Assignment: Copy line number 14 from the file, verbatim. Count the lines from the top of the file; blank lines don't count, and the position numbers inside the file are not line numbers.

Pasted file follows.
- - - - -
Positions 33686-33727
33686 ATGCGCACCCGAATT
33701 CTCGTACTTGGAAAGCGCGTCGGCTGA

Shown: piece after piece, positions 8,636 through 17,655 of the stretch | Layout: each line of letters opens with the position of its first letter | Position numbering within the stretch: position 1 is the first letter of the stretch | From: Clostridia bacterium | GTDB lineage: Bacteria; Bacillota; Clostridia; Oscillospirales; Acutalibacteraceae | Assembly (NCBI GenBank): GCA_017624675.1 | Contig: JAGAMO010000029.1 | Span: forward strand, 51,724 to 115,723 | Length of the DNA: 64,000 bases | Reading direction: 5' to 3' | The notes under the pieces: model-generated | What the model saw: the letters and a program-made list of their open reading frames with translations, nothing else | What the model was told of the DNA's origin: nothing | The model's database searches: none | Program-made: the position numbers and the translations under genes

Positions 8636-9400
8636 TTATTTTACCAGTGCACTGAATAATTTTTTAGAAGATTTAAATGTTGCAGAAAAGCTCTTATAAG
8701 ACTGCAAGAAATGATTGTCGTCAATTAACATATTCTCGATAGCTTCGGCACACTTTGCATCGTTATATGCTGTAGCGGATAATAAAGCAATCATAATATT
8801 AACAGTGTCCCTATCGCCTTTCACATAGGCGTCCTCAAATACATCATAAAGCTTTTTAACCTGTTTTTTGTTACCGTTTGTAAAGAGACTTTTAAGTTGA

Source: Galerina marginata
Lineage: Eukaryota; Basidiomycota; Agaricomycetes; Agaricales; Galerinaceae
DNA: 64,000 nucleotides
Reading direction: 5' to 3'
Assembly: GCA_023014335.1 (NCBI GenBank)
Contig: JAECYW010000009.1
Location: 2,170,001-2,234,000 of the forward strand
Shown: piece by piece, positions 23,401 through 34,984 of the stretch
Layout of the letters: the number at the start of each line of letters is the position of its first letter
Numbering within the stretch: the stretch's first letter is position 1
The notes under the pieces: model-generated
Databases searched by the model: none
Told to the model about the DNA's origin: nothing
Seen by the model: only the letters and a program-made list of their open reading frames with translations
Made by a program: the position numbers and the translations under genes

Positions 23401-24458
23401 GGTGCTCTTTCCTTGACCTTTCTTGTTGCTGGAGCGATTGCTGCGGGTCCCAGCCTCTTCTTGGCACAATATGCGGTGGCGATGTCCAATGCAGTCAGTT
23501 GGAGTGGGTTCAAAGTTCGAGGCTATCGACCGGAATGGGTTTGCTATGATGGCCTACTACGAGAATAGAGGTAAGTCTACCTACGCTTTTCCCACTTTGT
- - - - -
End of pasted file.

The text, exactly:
Contig: JAECYW010000009.1